Business confidence in the Bay has ''slipped'' according to a new report but leaders say the region will fare better than others despite the ''severe recession''.
The Westpac Regional Economic Confidence quarterly survey said confidence had dipped by 2 per cent on the previous quarter and there was weakening optimism in the region, which reflected the impact of Covid-19.
Now only 3 per cent of households expected economic conditions to improve over the coming year.
Hardest hit were key industries including forestry, ex-food manufacturing, construction, hospitality, and non-essential retail.
However, the performance of the kiwifruit industry, which got off to a flying start with growers posting a record harvest, ''is likely to have buoyed spirits''.
Westpac industry economist Paul Clark said the country was going into a ''severe recession'' and Tauranga was likely to perform better than Rotorua which had a bigger reliance on tourism.
But the Bay of Plenty was in good stead compared to places like Otago which also relied heavily on foreign tourists although the recovery would be slow.
Tauranga mayor Tenby Powell said the drop in confidence was expected particularly across sectors including tourism, retail, hospitality and construction.
But all of that had been offset by a bumper kiwifruit season and he commended the industry and the Port of Tauranga for managing that growth under the circumstances.
"It has been a great success story in the midst of Covid-19."
'Exciting times': Tauranga investor confidence tops NZ
Regional economic confidence in Bay set to continue to climb
But Powell said the region now needed the green light from Government on "shovel-ready" infrastructure projects to help stimulate the economy.
Priority One chief executive Nigel Tutt said the survey, and most of the economic indicators looked at, showed people in the Bay were feeling better than expected.
"We would expect confidence to drop significantly following lockdown and with an uncertain future ahead but what we're seeing hasn't been too bad."
Tutt said that confidence stemmed from the Western Bay largely dodging the "really bad effects" of the Covid-19 downturn so far, particularly compared to other parts of the country.
"While we know there will be difficult times over the next few months, we can take some heart that we're in reasonable shape as a region at this stage."
Tauranga Chamber of Commerce chief executive Matt Cowley said many were pleasantly surprised with the level of consumer spending after lockdown.
"Many bar owners said they have been busy during level 1 as people want to reconnect after lockdown. Local shopping destinations have also been busy."
However, Cowley said businesses in the professional services sector which continued working remotely during lockdown have had mixed experiences.
"Some service businesses have been inundated with inquiries, while other service business have had a number of clients stop work."
Cowley said it was fair to say business and consumer confidence will fluctuate while the border remained closed and there was a risk of another spike of infections forcing New Zealand going back up the alert levels.
Hospitality New Zealand regional manager for the Bay of Plenty, Alan Sciascia, said hospitality was an essential part of Bay business and will be "critical to our recovery".
Sciascia said pre Covid-19 it accounted for more than $600 million in annual revenue and provided employment for more than 7000 full and part-time workers.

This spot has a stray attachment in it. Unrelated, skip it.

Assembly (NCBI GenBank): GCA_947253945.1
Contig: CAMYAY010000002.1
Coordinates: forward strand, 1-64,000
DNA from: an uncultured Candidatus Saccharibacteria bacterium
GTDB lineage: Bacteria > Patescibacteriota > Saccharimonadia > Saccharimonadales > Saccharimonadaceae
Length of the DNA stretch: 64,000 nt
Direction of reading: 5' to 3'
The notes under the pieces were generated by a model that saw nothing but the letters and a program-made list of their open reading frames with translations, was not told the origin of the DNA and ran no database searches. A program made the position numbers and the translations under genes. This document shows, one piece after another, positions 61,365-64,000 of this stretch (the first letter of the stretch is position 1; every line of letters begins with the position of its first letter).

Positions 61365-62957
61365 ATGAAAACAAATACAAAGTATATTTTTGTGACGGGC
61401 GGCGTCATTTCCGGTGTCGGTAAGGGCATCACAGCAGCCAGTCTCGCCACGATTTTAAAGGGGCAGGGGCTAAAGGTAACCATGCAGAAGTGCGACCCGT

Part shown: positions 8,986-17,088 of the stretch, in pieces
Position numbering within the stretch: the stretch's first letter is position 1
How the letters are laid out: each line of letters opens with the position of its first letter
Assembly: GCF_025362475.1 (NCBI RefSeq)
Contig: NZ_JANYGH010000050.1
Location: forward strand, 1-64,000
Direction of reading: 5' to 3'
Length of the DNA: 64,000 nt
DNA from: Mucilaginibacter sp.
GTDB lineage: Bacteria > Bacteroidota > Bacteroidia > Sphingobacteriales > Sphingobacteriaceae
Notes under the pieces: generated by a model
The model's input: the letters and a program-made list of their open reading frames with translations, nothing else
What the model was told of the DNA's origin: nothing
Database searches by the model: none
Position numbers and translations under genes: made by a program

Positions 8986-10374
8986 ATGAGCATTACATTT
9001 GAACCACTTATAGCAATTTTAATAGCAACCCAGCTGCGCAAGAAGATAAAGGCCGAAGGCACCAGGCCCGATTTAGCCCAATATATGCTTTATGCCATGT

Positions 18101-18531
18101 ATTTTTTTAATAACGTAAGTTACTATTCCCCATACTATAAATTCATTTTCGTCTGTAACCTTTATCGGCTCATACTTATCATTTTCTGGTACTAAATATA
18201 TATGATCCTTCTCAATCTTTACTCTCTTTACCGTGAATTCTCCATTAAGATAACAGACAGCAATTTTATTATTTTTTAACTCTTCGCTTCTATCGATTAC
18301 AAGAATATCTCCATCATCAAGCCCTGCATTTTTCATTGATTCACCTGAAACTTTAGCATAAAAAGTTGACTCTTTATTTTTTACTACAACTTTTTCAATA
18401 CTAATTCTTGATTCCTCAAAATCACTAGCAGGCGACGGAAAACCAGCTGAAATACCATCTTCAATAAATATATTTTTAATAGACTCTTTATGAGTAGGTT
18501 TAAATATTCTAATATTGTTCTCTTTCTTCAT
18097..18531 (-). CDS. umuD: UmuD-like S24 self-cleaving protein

"An estimated $200m was earned by Bay hospitality workers annually and these workers all rely on a buoyant hospitality sector for continuing employment.
"After a long period of closure during lockdown combined with the loss of international tourism, the sector is now dependent on domestic tourism for survival until such time as the international tourists are able to return."
Retail NZ chief executive Greg Harford said it was no surprise there had been a drop in confidence and optimism in the Bay.
"The region has been hit hard by the economic impacts of Covid-19, particularly from a downturn in visitor numbers that is significantly impacting retail and hospitality businesses."
Harford encouraged people to shop local because supporting local businesses would help keep people in jobs.
"Local customers are increasingly value-driven, and looking to spend less overall. This will flow through and make it harder for already struggling retail and hospitality outlets."
Meanwhile, Zespri's total operating revenue for the 2019/20 season was $3.36 billion, up from $3.14 billion.
Chief executive Dan Mathieson said it was an incredibly encouraging year, with the industry working hard to manage quality and deliver more than 5 billion pieces of kiwifruit to people worldwide.
Mathieson said the Bay was now home to an increasingly large and diverse range of organisations and businesses which take great pride in their products and ambitions to grow their businesses and the contributions they make to the local economy.
"It's important that we all continue to work together to produce high-quality goods and services that are in demand in New Zealand and around the world, as well as supporting our local communities."
New Zealand Kiwifruit Growers Inc chief executive Nikki Johnson said it estimated about $1.45 billion was pumped back into the Bay of Plenty economy this season.
The industry had also provided thousands of seasonal jobs during the harvest including Kiwis displaced from work due to Covid-19.
The pandemic was a huge challenge but "this season will certainly be one of the largest for fruit volume harvested''.
But the full outcome would not be known until the fruit has been sold in market, she said.
***The survey was conducted over June 1 to 10, 2020, with a total sample size of 1556.***